This is what the JEE 5 spec says about deployment in Section EE.8.4 (Deployment)
Any Java EE product must be able to accept a Java EE application delivered
as a .ear file or a stand-alone Java EE module delivered as a .jar, .war, or .rar
file (as appropriate to its type).
I think that what Abhay was originally asking wasn't really why is no WAR file created, but why no exploded WAR directory was created. Not totally certain, because he was asking about things as though they occurred in the opposite order that they really do.
Tomcat, as well as quite a few other appservers, allows deployment of webapps in "Exploded WAR" format, which is simply the set of directories and files you'd get if you unZIPped a WAR file. Since Tomcat isn't full-stack, it doesn't deal in jar, ear or rar deployables, so I won't mention them further.
However. this is just a convenience. Nowhere in the JEE spec will you find reference to exploded WARs. Officially, to be deployable, a JEE webapp has to be a single WAR file (or EAR, or whatever). Furthermore, Tomcat is under no obligation to actually explode deployed webapps. The option is turned on by default, but it can be turned off or even not done because of how the war was deployed, and I do have some production webapps that don't explode their WARs, in fact.
So just to set the record straight:
A. Tomcat, like other JEE webapp servers does not produce, WARs, it consumes them (as you pointed out). Furthermore, it can work with WARs in their original form, explode them, or accept them in pre-exploded form.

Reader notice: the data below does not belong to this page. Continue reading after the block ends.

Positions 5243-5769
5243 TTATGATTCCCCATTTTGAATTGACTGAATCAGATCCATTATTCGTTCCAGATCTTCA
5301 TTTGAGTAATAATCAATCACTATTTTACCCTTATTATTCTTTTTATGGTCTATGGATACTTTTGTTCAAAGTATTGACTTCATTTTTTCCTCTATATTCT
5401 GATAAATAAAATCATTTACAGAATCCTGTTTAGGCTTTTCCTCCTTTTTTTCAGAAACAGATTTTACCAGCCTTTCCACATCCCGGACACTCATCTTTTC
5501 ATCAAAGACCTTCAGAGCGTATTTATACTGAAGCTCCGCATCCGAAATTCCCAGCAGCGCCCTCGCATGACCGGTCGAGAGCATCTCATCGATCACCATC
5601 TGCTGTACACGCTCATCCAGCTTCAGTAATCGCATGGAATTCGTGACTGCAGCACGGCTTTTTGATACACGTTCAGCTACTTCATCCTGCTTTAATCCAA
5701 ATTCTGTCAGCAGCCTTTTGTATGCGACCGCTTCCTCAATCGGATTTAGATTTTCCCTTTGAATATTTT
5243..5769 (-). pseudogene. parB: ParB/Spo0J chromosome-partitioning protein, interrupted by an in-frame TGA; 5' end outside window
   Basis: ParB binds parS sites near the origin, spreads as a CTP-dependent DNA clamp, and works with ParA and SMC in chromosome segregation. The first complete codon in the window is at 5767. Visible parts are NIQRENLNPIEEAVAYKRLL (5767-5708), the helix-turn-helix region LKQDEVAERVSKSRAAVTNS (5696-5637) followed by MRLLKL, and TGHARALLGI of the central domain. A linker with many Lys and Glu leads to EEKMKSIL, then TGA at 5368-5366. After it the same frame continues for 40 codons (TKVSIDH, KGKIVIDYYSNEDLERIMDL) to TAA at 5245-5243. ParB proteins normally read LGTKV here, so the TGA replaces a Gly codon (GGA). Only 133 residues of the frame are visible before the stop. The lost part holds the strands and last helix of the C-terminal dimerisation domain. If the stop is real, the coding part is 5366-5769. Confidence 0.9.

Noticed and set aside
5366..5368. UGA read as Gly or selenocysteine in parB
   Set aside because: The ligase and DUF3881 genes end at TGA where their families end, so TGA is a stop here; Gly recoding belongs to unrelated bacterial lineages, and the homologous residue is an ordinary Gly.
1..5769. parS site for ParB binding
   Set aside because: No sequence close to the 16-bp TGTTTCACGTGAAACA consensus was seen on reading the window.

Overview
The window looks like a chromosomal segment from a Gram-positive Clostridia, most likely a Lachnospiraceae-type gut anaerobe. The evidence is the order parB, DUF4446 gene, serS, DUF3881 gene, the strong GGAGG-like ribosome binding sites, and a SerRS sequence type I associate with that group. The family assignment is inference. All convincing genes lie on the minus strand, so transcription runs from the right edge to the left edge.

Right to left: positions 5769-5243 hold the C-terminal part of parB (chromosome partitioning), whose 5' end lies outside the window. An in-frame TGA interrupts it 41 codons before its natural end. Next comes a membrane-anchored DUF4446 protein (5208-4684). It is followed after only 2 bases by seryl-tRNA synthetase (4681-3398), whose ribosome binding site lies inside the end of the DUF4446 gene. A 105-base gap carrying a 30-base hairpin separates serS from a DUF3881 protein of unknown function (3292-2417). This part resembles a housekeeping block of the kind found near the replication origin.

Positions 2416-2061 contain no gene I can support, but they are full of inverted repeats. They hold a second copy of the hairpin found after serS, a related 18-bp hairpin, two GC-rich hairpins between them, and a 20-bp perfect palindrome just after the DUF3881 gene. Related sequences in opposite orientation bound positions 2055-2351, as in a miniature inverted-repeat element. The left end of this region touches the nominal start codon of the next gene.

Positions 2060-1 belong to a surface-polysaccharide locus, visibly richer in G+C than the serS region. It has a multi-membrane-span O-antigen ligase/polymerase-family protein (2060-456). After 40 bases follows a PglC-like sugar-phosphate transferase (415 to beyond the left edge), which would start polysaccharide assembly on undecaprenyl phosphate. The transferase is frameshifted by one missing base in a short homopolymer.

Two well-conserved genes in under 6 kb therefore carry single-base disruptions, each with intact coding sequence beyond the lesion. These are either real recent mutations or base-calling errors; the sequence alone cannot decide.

B. IDEs and build utilities such as Ant and Maven can build deployable WARs. I'm not familiar with the Sun deployer tool, but assuming that it lives up to its name, the Sun deployer tools would not be building WAR files, it would be consuming them, bundling them with their corresponding appserver-specific deployment descriptor (if needed), and then forwarding the results through a suitable deployment mechanism (such as JSR-88) into Tomcat. Whether Tomcat then explodes the deployed WARs, like I said, is ultimately Tomcat's decision, although it's possible that the Sun deployer tool's specific deployment processes influence Tomcat's decision.
Customer surveys are for companies who didn't pay proper attention to begin with.